Thursday, March 7, 2013

Will A Stadium "Naming" Deal Celebrate the Perverse Private Prison Industry?

The GEO Group, one of two nationally prominent private prison corporations in America has just signed an agreement with Florida Atlantic University to "name" the football stadium at FAU.  Understandably, this has caused an uproar from many on the faculty and in the student body at Florida Atlantic.  "The GEO Group Stadium" at Florida Atlantic University immediately conjures up images of the now retired "Enron Stadium" where the Houston Astros used to take the field, except that The GEO Group is undoubtedly more sinister and harmful to United States citizens than Enron ever was (a fact absolutely lost on FAU President Mary Jane Saunders until student and faculty protests erupted).

The GEO Group is a private prison company.  As I have written about extensively, private prison corporations essentially collect taxpayer funds from federal and state governments (a "per diem" or per bed fee) in order to house prisoners on behalf of these governments and do so with an immoral profit maximization motivation. Private prison companies profit on human misery.  Shareholders of  GEO Group stock expect the board of directors and executives to return handsome profits from imprisoning United States citizens (and increasingly illegal aliens).  The perversity in this arrangement, of course, is that in order to increase profits for shareholders, private prison companies, including the Corrections Corporation of America (the other prominent U.S. private prison company), seek to aggressively imprison more Americans by lobbying legislatures to increase sentencing laws, divine new laws/ways to imprison individuals, and even engage in drafting model legislation like SB 1070 (Arizona's "show me your papers" law) and three-strikes laws.  In "All Eyez on Me: America's War on Drugs and the Prison Industrial Complex," I describe the perverse incentives that motivate the private prison industry by examining the immorality attendant in leadership of private prison companies debating successful ways to increase profit by incarcerating more United States' citizens.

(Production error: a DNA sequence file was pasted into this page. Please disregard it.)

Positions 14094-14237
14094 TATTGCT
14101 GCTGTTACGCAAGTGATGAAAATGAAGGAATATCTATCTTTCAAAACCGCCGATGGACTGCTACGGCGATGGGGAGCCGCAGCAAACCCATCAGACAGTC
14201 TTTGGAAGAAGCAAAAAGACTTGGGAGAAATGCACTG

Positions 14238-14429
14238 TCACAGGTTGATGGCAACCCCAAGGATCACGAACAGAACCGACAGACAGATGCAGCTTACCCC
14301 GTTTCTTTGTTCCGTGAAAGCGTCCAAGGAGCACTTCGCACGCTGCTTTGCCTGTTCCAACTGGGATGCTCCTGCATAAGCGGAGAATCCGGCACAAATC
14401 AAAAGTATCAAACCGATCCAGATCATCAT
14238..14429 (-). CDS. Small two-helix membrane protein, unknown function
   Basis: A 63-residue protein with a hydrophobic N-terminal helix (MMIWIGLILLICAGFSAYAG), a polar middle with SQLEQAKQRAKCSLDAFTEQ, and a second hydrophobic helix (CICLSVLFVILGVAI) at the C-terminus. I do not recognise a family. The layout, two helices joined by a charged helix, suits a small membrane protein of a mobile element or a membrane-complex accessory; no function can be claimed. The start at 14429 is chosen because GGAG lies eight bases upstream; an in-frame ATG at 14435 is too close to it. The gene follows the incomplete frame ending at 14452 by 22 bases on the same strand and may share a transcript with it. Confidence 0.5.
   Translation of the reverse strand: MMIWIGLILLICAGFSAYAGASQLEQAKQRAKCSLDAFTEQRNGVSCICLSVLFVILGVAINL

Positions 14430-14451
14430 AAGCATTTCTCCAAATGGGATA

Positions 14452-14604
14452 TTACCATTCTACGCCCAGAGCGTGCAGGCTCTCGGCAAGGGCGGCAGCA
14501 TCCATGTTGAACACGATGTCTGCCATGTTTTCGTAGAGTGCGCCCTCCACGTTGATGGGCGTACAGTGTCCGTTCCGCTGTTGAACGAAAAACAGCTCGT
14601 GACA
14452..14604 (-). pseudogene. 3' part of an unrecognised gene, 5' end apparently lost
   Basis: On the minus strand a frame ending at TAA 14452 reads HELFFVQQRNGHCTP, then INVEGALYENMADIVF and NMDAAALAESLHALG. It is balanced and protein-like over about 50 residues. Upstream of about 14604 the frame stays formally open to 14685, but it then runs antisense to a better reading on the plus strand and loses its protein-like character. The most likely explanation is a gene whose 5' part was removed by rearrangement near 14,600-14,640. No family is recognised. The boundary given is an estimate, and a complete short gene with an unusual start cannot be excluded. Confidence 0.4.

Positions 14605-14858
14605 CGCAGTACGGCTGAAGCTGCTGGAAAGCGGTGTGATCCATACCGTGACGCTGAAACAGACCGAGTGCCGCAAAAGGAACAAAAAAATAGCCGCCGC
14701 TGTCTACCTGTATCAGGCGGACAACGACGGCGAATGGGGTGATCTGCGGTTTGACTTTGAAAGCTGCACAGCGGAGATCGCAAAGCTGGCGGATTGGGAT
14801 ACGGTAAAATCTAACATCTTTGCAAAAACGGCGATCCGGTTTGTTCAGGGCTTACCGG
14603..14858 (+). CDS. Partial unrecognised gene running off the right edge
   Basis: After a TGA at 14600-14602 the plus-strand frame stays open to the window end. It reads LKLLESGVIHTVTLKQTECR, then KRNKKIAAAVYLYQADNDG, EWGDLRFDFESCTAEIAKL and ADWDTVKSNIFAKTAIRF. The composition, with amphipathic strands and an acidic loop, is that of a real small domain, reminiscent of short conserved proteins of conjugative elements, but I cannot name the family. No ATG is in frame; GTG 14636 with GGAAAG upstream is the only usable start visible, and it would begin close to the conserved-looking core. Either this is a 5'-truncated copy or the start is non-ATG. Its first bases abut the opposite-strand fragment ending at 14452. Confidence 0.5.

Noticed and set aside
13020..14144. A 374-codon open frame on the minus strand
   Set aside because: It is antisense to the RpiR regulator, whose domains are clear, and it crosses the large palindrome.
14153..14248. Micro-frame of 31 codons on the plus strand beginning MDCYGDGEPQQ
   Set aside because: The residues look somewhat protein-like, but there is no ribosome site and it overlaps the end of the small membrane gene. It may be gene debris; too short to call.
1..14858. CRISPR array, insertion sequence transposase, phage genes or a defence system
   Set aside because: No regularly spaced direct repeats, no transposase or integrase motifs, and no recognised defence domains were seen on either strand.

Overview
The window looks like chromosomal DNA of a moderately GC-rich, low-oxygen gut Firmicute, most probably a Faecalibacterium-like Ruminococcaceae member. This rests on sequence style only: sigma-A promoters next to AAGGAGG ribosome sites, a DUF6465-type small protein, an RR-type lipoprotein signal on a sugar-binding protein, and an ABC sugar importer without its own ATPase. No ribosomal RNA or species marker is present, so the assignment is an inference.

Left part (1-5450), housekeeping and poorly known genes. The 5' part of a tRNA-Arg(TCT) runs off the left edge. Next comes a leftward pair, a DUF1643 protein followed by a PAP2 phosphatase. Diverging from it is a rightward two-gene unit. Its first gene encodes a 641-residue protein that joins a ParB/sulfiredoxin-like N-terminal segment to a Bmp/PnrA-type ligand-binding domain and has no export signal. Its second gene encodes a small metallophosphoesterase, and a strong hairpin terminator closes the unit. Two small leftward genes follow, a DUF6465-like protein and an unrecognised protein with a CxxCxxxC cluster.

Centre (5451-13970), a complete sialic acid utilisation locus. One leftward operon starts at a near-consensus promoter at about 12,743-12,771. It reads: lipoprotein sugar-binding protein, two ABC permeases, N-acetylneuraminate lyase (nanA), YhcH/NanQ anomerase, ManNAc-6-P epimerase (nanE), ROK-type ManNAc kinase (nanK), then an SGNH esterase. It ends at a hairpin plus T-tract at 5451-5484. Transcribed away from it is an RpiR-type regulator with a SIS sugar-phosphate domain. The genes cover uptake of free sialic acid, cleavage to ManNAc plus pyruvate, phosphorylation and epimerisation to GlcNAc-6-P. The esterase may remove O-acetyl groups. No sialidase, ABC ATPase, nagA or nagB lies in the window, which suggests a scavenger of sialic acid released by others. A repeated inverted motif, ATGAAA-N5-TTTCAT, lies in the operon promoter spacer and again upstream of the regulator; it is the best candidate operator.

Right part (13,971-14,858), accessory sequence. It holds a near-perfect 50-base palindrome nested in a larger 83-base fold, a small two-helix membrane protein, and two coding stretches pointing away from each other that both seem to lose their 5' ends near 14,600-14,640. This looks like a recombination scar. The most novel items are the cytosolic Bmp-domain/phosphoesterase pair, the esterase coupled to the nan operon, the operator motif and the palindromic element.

Private prison companies have flourished in recent years based upon the increasingly dubious claim that they provide prison services for less cost than do governmental agencies.  While numerous studies dispute this assertion, the bottom line economic transfer is that taxpayer funds are being funneled to private prison companies (and its executives and shareholders) without those companies providing any genuine public good or manufacture of product.  Indeed, recent reports indicate that private prison companies engage in gross human rights and constitutional violations, more egregious than government run prisons.

And now, FAU has signed an agreement to partner with The GEO Group allowing GEO to prominently appear on the facade of its' football stadium and increase its corporate branding.  FAU's President appears to have not engaged in any due diligence when signing the naming right, relying singularly upon the fact that the GEO Group Chair is a proud alumnus of FAU.  This is particularly egregious in Florida, where private prisons have attempted to seize on opportunities to stealthily motivate state legislators to sanction massive expansion of the private prison industry.  Students recently orchestrated a "sit-in" where President Saunders was forced to speak to the group, though she claims the naming agreement is a "done deal."  Whether students protests will lead to a repudiation of the agreement remains to be seen.  Sans repudiation, Florida Atlantic University may go down as one of the first American Universities to openly celebrate the incredibly perverse and immoral private prison industry and lobby.

(hat tip to Dave Zirin at The Nation)
cross posted on the Sports Law Blog

1 comment:

  1. dré,

    Thanks for continuing to follow the growth of private prisons. Coincidentally, I wrote about private prisons, including Florida Atlantic's stadium, yesterday over at As I point out there, private prisons have developed a thriving lobbying arm while providing--at least according to a committee of the Ohio legislature--shoddy services. Here's the direct link:

    César |